Last night I suddenly received several messages and phone calls. Shots were heard at Schwedenplatz in Vienna. It was not officially confirmed for a long time, but through private channels the latest information spread within seconds and we knew there were several crime scenes and it was a terrorist attack, perpetrated by radical Islamists. In Austria we had not had terror for a very long time. I can vaguely remember ZIB news from my childhood, about letter bombs of left-wing extremist terrorists. But since the mid-1990s we have been spared. This wonderful time of peace and freedom was interrupted yesterday evening. But also in Austria we have felt the suffering of our neighbours in Germany, Belgium and especially in France since 2015, just as the whole of Europe now feels for Vienna.

It is the aim of the terrorists to unite us in hatred against them and against their perverted form of religion. They want to make us hate Muslims all over the world, to exclude them and thereby radicalise them until they run in the doors of the terrorist organisations, which will welcome them with open arms and send them back to Europe strapped to explosives, on the way to their death and the death of many innocent people. They want to breed an endless cycle of hatred, suffering and death that will slowly and steadily burn down our society of values and our democratic institutions.

But we will not be manipulated. For although we are all angry and many people in the social media immediately started to speak out emotionally in racist and Islamophobic tones, last night and this morning solidarity and the good in us triumphed over terror. Expressions of solidarity from all over the world have arrived in Vienna, from France to Sweden, all the way to Tunisia and New Zealand.

The terrorists unite us in Europe and around the world. But they do not unite us in hatred, as they hope, but in solidarity with one another and in faith in the legitimacy of our values of the rule of law, democracy and human rights, and above all in our belief in peaceful coexistence.

No one has expressed it better than our Federal Chancellor, Sebastian Kurz:

But we must always be aware that this is not a dispute between Christians and Muslims or between Austrians and migrants. This is a struggle between the many people who believe in peace and those few who want war.

For those who are still waving the Islamic club around, the story below should be eye-opening. Two Viennese of Turkish origin, Mikail and Recep were on the scene when a policeman and a woman were shot. They ran into the middle of the action without any thought for their own safety and shouldered both wounded to take them to an ambulance. Most likely they saved both their lives. Finally, Mikail contacted the Twitter community via video message:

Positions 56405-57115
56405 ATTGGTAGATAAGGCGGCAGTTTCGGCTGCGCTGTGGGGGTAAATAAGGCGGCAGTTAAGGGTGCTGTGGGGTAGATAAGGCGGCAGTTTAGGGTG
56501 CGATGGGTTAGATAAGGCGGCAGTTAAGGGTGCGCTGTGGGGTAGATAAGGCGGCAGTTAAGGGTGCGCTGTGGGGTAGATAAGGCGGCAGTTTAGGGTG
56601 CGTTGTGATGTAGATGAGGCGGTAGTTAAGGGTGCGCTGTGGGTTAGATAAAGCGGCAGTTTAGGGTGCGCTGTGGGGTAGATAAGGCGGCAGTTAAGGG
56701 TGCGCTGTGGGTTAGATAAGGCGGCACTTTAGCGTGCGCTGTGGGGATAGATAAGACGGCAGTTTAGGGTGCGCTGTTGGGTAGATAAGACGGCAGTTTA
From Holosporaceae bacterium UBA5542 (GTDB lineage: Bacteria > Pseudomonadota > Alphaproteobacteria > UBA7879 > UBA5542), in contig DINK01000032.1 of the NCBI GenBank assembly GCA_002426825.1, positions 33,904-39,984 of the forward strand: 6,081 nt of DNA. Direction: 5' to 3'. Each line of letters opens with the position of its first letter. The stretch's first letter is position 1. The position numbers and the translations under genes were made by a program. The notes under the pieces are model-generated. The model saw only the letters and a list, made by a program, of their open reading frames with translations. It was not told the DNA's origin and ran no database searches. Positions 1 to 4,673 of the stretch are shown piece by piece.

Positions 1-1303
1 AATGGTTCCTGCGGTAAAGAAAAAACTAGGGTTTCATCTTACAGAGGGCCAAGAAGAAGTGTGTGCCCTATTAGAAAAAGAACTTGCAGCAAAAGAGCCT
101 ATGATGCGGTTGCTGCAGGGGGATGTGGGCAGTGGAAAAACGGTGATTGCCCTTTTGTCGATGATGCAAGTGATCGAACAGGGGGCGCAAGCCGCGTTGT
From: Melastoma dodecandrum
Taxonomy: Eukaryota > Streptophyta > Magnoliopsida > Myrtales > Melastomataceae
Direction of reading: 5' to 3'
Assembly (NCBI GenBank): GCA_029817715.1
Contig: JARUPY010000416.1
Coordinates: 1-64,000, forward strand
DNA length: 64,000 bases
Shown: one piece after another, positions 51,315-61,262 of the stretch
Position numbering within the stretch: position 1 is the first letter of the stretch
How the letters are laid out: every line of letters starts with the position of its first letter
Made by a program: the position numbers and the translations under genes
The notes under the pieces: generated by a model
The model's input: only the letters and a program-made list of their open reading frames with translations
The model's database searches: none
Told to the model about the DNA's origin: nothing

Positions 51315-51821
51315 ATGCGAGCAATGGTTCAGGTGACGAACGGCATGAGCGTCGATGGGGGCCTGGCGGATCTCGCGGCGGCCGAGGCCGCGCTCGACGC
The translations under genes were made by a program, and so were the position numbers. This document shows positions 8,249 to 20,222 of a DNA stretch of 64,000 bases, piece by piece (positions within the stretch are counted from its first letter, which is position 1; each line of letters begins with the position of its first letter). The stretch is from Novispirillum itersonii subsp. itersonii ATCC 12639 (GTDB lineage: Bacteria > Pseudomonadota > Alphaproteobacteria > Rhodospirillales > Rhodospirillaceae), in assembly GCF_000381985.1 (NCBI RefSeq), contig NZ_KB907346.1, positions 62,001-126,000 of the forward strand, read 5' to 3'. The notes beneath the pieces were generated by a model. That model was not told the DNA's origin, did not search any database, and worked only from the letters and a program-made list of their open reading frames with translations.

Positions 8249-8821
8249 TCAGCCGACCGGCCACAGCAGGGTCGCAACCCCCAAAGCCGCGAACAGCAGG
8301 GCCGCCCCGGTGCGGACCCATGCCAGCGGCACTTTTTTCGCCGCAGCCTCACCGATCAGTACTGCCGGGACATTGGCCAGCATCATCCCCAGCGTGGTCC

“We Muslims of Turkish origin abhor any form of terrorism. We stand by Austria. We stand for Vienna. We respect Austria and are ready to help at any time, the time, the day, the second does not matter.”

On Twitter, Vienna thanked its heroes. These included representatives of the Jewish religious community, which was one of the targets of the terrorist attack. There is no hatred here. The terrorists will grit their teeth on Vienna.

The only thing terrorists fear is not to be feared. That is why their target in 2015 was Charlie Hebdo. That’s why they recently committed a heinous attack on a French teacher who wanted to show why freedom of expression is good and important. Because when there is freedom of expression and satire, everyone can see immediately how stupid and ridiculous these terrorists really are. They feel threatened by the free society because they are powerless in a free society. Their infantile emotional sensitivity to all criticism and intellectual debate is their greatest weakness. I say, let us exploit this weakness. Let us ridicule them and laugh at them. For there is nothing more frightening to terrorists than someone who laughs in their face and shouts: “Piss off, asshole!”

(Originally shouted by a man from a window at one of the terrorists in true Viennese fashion “Schleich di, du Oaschloch!”)


By Dominik Kirchdorfer

Dominik is a European writer and entrepreneur of Austrian and Polish descent. His passion is storytelling and he wants to do everything in his power to give the story of Europe a happy ending. He is currently the President of the EFF - European Future Forum, Editor In-Chief of Euro Babble and EU Adviser to the Austrian Savings Banks Association. Dominik recently published his first SciFi novel, The Intrepid Explorer: First Flight under the nome de plume Nik Kirkham. Twitter: @NikKirkham

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